The Jamaat-e-Islami party is supporting the opposition’s protests demanding PM Sheikh Hasina’s resignation.
The leader of Jamaat-e-Islami (Bangladesh Islamic Assembly), Bangladesh’s largest Muslim party, has been arrested days after he announced the party would join opposition-led protests demanding the resignation of Prime Minister Sheikh Hasina.
“Shafiqur Rahman was arrested from his residence at around 1 am on 13th December [19:00 GMT, December 12],” a statement from the party’s acting secretary general, Maulana ATM Masum, said on Tuesday.
“We are vehemently condemning and protesting his arrest,” Masum said, calling the authorities for his immediate and unconditional release.
For years, Jamaat, the country’s third-largest political party, which has been banned from contesting elections since 2012, was a major ally of the main opposition Bangladesh Nationalist Party (BNP) and their coalition ruled the country between 2001-2006.
But after Hasina came to power in 2009, Jamaat’s entire leadership was arrested and tried for war crimes dating back to the country’s 1971 independence war against Pakistan.
Five of its top leaders were hanged between 2013 and 2016 after they were found guilty by a war crimes court. Hundreds of party activists were shot dead and tens of thousands were detained after they staged violent protests against the executions.
The party called the trials politically motivated and part of a wider vendetta against its leaders.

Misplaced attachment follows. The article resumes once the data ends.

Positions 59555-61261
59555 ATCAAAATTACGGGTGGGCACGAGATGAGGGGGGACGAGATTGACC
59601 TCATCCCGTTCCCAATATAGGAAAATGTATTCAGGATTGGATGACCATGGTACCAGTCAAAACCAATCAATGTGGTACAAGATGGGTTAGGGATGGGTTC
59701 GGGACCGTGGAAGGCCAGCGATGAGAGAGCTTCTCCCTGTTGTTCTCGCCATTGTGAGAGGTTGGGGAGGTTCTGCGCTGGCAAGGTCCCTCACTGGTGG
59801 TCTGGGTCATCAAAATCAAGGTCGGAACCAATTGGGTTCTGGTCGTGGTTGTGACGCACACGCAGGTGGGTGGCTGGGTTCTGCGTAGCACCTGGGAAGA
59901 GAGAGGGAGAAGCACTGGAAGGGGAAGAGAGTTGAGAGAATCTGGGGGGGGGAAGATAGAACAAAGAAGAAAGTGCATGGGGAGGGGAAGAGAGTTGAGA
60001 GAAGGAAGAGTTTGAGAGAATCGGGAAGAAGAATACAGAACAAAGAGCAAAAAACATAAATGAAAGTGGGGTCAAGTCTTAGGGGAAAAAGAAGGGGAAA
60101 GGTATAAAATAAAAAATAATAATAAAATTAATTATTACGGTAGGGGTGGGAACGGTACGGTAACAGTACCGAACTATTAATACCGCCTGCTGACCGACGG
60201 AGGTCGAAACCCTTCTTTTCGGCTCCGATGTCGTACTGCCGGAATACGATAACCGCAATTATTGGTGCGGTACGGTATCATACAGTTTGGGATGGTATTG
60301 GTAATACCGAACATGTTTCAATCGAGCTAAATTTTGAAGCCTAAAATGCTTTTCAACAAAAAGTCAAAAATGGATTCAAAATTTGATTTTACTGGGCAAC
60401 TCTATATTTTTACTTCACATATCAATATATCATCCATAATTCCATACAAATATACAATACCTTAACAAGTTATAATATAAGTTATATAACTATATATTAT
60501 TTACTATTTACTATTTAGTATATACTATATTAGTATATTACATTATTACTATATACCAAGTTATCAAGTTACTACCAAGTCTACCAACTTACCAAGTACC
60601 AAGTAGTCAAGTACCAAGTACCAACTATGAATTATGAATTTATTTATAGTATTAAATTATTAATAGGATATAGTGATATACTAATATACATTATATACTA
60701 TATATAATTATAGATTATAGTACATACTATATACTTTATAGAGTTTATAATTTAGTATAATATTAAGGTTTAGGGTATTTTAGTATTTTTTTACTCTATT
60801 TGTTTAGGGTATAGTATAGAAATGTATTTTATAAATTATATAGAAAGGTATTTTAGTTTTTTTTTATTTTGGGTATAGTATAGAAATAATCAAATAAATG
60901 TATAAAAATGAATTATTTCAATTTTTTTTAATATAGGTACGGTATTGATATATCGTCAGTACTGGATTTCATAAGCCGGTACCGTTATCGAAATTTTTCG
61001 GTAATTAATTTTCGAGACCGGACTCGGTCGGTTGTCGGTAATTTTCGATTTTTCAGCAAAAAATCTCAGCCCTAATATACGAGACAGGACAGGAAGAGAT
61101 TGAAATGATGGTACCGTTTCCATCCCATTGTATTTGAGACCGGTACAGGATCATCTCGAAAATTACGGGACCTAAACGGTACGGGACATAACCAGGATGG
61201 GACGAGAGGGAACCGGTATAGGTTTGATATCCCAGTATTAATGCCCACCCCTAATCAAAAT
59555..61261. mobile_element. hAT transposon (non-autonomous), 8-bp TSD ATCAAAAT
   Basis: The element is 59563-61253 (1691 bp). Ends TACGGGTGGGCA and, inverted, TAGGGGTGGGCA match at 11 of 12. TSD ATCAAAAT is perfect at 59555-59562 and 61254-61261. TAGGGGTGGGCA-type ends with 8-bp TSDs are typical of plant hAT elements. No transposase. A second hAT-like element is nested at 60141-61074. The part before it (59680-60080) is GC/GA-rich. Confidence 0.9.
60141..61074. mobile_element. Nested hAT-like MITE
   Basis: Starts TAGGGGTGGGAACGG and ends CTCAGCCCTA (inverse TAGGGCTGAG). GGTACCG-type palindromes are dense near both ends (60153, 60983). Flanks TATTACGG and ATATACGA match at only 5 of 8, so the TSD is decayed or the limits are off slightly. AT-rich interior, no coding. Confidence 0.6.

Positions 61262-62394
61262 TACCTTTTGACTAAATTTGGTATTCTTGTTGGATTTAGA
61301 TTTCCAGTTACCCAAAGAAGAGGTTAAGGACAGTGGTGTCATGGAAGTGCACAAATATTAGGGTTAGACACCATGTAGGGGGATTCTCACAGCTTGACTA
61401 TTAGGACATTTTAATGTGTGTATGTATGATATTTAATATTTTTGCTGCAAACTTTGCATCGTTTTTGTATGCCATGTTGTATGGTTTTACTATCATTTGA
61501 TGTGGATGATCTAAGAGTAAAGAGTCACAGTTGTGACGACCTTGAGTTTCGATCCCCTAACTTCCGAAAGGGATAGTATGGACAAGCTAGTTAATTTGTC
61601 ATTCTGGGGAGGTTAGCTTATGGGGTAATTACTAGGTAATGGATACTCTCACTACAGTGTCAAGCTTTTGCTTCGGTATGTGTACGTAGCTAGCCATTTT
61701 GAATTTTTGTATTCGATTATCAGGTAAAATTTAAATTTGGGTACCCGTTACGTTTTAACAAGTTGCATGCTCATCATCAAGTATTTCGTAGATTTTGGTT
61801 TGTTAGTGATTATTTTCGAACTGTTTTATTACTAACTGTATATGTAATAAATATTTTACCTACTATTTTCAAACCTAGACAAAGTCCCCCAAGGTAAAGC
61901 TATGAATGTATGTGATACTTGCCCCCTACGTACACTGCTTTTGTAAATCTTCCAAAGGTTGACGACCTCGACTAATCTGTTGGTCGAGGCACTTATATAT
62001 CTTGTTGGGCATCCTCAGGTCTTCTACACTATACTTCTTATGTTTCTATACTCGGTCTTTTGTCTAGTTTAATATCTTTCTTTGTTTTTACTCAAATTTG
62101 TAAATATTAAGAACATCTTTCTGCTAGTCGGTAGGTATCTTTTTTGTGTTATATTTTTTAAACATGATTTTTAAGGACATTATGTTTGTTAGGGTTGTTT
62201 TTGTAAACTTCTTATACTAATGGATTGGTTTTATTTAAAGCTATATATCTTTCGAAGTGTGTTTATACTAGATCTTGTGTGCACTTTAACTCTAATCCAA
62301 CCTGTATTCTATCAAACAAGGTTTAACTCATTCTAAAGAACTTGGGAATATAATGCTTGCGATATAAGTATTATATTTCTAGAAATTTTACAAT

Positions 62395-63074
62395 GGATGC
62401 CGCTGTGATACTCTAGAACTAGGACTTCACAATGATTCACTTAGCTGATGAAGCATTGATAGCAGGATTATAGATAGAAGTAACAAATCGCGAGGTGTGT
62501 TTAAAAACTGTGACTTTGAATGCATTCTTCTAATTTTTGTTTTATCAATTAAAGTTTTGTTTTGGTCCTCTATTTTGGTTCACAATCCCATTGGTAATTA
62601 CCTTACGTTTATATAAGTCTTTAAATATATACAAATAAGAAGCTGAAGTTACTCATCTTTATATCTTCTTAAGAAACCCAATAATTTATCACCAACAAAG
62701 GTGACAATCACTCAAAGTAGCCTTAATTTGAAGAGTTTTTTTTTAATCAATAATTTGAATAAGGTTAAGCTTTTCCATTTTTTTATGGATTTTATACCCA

“Ill efforts are going on to destroy the leadership of Jamaat-e-Islami,” read the Jamaat statement. “On one hand, they are talking of democracy and election, while on the other they are oppressing … the opposition leaders and activists. Practically, they do not believe in democracy.”
Police last month also arrested Rahman’s son, Rafat Sadik Saifullah, on extremism charges and remanded him in custody under the country’s harsh “anti-terrorism” laws.
Rahman’s arrest came amid a continuing crackdown by the government since Saturday when tens of thousands of BNP leaders and supporters led a rally protesting against soaring fuel prices and cost of living in the country.
The opposition has been demanding Hasina step down and let a caretaker government hold free and fair elections as the South Asian garment manufacturing hub battled an emerging economic crisis.
The BNP has also demanded the release of Begum Khaleda Zia, the 76-year-old party head and two-time prime minister who has been in jail since being convicted on two counts of corruption in 2018.
The government’s crackdown has seen more than 2,000 BNP politicians and supporters – including the party’s de facto chief and general secretary, Mirza Fakhrul Islam Alamgir – arrested on charges of inciting violence during the rally, in which at least one person was killed and dozens, including several police officers, injured.
Jamaat and several left-leaning and centrist parties have supported the BNP’s demands. They also announced they would hold joint protests with the BNP in the coming days.
Hasina, in power since 2009, has had two national elections stained by opposition boycotts and alleged electoral malpractices under her watch.
Her government’s heavy-handed approaches to suppress political opposition and dissenters have also attracted severe criticism from human rights activists and independent observers.
Western governments along with the United Nations have expressed concerns over the political climate in Bangladesh, one of the fastest-growing economies in Asia.
The Western embassies and the UN issued a joint statement last week, calling for Bangladesh to allow free expression, peaceful assembly and fair elections.
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